Buttermilk Sky wonders:

Alan Alda and Mike Farrell wrote and/or directed several episodes of MASH. Have you ever had to deal with stars who thought they possessed these skills but were simply mistaken? That must be a tough meeting to take.

Sometimes actors will get it in their deal that they get to direct one episode a season. And you just have to suck it up and do what you can in editing.

You try to give those directors the least complicated shows. Although, I must admit, when you know someone is a bad director you don’t want to waste a good script on him. So he starts out with a weaker script, which further limits his possibility of success.

Switching gears, I will tell you a few more actors I’ve worked with who are TERRIFIC directors. Adam Arkin and Kelsey Grammer.

What’s your Friday Question? Leave it in the comments section. Thanks.

Thursday, September 21, 2017

Will this Emmy review be my last?

Hard to believe but almost twenty years ago I started writing snarky award show reviews. I wrote them exclusively for people on my contact list. I always wrote the recaps immediately after the show so if any of my jokes were similar to those others later posted it was clear I didn’t steal them. But that meant lonnnnng nights. And I had to weed out some people because certain radio hosts who were on my list were stealing my material and using it as their own (assuming I wouldn’t find out – but I did). Not cool.  They're gone.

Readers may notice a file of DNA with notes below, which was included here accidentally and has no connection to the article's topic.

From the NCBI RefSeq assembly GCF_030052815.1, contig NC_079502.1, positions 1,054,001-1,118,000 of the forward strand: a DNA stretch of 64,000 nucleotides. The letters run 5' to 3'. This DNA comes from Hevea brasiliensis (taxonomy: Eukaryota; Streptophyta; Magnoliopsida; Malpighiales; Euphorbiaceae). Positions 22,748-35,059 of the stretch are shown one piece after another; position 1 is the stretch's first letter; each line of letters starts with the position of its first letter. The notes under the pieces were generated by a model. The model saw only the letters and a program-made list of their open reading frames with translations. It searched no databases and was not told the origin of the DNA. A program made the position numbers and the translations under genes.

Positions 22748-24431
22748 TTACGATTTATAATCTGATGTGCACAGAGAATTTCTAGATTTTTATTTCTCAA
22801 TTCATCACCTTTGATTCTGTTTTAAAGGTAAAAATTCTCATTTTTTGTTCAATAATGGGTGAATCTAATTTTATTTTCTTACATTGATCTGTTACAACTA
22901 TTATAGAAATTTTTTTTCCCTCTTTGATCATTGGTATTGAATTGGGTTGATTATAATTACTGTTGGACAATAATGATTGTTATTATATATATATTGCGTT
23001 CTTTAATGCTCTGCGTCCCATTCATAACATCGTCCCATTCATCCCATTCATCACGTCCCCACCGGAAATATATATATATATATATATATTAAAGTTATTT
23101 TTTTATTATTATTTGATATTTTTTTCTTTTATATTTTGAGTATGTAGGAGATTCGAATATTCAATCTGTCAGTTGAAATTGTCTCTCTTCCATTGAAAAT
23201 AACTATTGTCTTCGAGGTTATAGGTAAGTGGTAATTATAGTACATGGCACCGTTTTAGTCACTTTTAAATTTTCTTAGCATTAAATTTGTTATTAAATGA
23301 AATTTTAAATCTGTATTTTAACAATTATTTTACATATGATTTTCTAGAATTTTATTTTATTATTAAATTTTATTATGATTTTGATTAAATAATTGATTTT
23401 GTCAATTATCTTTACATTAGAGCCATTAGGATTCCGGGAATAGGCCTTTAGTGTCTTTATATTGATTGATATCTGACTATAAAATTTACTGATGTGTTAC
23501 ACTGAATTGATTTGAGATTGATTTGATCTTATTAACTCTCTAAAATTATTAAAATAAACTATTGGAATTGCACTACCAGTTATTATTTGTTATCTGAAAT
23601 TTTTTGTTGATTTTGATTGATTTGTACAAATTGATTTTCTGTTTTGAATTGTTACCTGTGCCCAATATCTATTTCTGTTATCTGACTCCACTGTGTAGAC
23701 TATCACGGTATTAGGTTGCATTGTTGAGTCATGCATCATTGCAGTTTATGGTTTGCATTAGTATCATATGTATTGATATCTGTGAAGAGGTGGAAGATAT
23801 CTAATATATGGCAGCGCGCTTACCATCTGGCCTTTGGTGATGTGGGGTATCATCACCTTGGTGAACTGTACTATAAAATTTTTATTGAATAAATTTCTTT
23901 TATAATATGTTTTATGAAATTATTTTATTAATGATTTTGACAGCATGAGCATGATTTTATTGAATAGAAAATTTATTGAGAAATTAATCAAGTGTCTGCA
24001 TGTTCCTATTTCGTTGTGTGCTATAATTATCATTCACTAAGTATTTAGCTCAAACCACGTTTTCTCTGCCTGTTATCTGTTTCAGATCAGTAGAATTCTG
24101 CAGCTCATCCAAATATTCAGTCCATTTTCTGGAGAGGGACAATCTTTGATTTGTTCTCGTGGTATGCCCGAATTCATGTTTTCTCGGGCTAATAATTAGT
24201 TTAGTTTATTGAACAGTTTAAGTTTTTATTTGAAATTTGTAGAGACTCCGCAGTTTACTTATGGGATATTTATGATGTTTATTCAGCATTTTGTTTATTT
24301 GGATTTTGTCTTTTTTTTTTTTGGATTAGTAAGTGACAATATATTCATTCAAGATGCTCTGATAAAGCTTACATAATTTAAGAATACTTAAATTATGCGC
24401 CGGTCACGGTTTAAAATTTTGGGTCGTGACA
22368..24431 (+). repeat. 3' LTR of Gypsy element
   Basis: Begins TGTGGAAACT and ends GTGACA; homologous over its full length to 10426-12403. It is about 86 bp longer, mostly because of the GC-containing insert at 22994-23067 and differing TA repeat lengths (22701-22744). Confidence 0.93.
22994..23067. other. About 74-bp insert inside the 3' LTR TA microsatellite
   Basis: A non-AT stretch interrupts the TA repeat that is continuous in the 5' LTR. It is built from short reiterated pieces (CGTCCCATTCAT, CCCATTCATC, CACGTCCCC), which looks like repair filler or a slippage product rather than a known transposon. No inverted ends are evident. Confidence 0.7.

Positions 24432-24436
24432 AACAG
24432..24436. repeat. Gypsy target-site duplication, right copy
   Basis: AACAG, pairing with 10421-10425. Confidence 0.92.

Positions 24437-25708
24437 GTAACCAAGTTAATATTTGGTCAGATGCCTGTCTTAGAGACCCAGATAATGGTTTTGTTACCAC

My reasons for doing the reviews were to have fun and let off steam. To say the kind of shit everyone says at award show parties (where you're not proud of yourself but you laugh). And it was a great way to reconnect with people I hadn’t heard from in months. Friends would drop a note; we’d catch up, etc. As you know, months and sometimes years can go by as people inadvertently drift apart. Reviews were a fun way to say hello.

When I started the blog I decided to share the reviews with my readers. They seemed to really enjoy them. For a while some newspapers arranged with me to re-print them.

Each review would spark a flurry of comments. Some agreed with my take, others didn’t. That was totally okay. Sometimes the debates were more entertaining than the reviews themselves.

But lately things have started to shift. I don’t know how to state more clearly that my reviews are snarky, that I poke fun at everyone. And that if you take a stand in comedy there are going to be those who are offended. Larry Gelbart once said: “if you write something that offends no one then go back and start over.”

That’s COMEDY. At times it’s meant to challenge, meant to prick pompous balloons, meant to point out hypocrisy.

In my recent Emmy review I took issue with Jermaine Fowler’s announcing. He was loud, he was abrasive, he mangled copy, he sounded amateurish, he wasn’t funny, and moments that were supposed to be for the winners he made about himself. And since Fowler happens to be a person of diversity, a number of readers called me racist. (As blog moderator I chose not to publish them.) If it had been say Gilbert Gottfried and he had done the same thing and I offered the same complaints no one would have said anything. It’s not enough to not find something funny these days. The comic is now a racist. Forget that I praised numerous diversity winners and even took issue when Nicole Kidman was allowed to ramble on incessantly while Sterling K. Brown was unceremoniously cut off – no, I’m a racist.